Mark C. Griffin
Associate Professor, Department of Anthropology
San Francisco State University

Mortui vivos docent

Welcome to my website. I teach undergraduate and graduate courses in bioanthropology.   My research area is in skeletal biology.  My research has focused on the bioarchaeology and population distance studies of Native American populations from contact period of the southeast US and the precontact period of Central California.



My research focuses on the investigation and interpretation of oral pathological processes in precontact populations. A major theme of this research is the reorientation of interpretive frameworks away from the linear culture change models of the twentieth century. Instead, my research uses the biofilm model of homeostasis to interpret pathological processes in populations.


The predominant bioarchaeological interpretation of dental caries has focused on dietary regimens and dietary transitions.   The prevailing interpretation of caries etiology has been that as the proportion of carbohydrates in the diet increases, a bacterial invasion of the mouth begins that ultimately results in tooth decay.  Clinical research has demonstrated that this is an outdated model and that incidence of oral pathology cannot be used as a general indicator of diet in a population.


Dental and periodontal medicine is a rapidly evolving nexus that has seen sweeping changes over the past two decades. A central aspect of the current understanding of oral diseases is a radical new interpretation of oral disease etiology. Medical research has abandoned the outdated concept of overall health and instead focuses on disruptions of complex interrelated systems (e.g., biofilm model of homeostasis). Clinical evidence has shown that caries (dental decay) is not the inevitable result of increased complex carbohydrate consumption. It is also not the result of an invasion by exogenous bacteria. Instead, oral diseases like caries result from the disturbance of homeostasis in the oral cavity. This disturbance frequently results in subsequent overgrowth of opportunistic endogenous bacteria.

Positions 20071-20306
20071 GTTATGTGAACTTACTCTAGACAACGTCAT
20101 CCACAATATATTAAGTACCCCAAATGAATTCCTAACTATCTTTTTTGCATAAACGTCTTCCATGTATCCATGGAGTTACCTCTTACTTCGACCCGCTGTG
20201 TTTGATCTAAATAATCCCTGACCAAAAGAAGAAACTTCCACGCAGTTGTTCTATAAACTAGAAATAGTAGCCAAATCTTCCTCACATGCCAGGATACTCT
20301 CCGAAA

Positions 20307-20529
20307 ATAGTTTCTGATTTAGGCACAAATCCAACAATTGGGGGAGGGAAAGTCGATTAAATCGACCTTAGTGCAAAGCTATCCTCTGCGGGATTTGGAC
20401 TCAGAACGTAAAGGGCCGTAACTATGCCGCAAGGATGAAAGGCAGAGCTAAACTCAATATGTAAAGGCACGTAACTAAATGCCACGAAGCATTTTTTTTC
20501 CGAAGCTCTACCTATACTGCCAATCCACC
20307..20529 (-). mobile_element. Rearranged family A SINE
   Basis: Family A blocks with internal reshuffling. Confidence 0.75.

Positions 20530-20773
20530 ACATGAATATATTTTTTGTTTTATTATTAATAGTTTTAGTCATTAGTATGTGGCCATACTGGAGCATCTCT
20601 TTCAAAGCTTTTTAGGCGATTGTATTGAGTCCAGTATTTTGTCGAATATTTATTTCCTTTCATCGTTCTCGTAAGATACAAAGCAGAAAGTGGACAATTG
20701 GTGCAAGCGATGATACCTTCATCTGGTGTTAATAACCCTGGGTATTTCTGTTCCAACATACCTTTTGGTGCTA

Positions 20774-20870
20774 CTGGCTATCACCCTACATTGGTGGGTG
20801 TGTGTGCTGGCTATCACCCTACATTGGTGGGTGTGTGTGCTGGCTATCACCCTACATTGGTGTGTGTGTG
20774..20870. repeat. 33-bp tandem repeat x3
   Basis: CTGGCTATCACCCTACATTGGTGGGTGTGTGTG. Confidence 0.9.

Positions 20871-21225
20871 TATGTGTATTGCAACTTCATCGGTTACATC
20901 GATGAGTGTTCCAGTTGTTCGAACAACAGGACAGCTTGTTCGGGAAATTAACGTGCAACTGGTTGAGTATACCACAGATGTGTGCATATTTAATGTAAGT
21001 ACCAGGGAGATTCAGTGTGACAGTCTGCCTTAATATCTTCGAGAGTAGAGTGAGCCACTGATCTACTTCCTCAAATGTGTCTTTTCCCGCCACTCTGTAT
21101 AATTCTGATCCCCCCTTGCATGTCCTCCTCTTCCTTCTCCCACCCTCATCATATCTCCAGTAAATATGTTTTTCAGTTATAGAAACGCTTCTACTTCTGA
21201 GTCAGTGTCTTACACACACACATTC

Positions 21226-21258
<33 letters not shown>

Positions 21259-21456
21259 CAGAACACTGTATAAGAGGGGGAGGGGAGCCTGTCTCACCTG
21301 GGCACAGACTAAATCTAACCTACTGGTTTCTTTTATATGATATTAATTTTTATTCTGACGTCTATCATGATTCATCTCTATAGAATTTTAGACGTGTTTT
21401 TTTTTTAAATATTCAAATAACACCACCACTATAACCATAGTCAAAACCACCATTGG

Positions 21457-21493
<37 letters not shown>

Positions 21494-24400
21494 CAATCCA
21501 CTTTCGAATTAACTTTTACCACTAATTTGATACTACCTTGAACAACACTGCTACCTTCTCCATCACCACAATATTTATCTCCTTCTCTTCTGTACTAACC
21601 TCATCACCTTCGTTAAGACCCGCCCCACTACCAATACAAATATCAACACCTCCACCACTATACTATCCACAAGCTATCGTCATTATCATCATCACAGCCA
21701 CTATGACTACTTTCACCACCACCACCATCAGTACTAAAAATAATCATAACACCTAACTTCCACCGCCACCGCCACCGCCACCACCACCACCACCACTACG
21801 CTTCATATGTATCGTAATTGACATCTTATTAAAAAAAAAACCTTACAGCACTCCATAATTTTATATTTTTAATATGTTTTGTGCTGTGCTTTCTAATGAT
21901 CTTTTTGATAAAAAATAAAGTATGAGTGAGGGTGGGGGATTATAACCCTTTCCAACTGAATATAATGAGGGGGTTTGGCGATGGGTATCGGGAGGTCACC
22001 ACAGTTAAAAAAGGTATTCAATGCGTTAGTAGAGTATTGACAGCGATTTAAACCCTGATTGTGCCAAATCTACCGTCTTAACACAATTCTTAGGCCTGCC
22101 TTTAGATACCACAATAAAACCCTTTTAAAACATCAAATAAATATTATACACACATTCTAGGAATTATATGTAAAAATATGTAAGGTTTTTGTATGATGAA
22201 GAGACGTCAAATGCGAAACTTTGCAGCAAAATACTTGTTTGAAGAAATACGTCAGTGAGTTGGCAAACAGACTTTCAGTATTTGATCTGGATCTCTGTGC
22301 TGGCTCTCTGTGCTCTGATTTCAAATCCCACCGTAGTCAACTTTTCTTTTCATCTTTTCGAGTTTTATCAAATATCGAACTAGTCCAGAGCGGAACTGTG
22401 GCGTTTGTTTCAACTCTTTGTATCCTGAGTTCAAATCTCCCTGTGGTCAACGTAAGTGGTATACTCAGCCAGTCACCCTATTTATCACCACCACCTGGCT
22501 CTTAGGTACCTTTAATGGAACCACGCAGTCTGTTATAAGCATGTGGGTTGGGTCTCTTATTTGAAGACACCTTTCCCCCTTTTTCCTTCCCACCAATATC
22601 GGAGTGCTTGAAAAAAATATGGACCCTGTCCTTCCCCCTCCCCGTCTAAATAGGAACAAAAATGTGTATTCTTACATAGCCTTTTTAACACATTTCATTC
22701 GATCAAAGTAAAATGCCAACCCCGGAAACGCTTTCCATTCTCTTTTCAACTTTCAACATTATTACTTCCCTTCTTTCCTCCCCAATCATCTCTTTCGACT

Chemical structure of two phenols:
tannic acid (left), resveratrol (right).

My research uses this new understanding of oral pathology etiology as an interpretive tool to understand potential culture events that alter oral homeostasis. One of the outcomes of this research is the emerging evidence that increases in caries incidence often seen with a shift in subsistence strategy most likely result from removal of cariostatic compounds from the diet rather than addition of carbohydrates. Traditional diets frequently included abundant sources of phenolic compounds like tannic acid and resveratrol. Common food items containing these compounds include acorns, nuts, grapes, blueberries, and cranberries, as well as numerous herbaceous plants. Phenolic compounds suppress pathogenic bacteria which allows commensal bacteria to maintain healthy populations.








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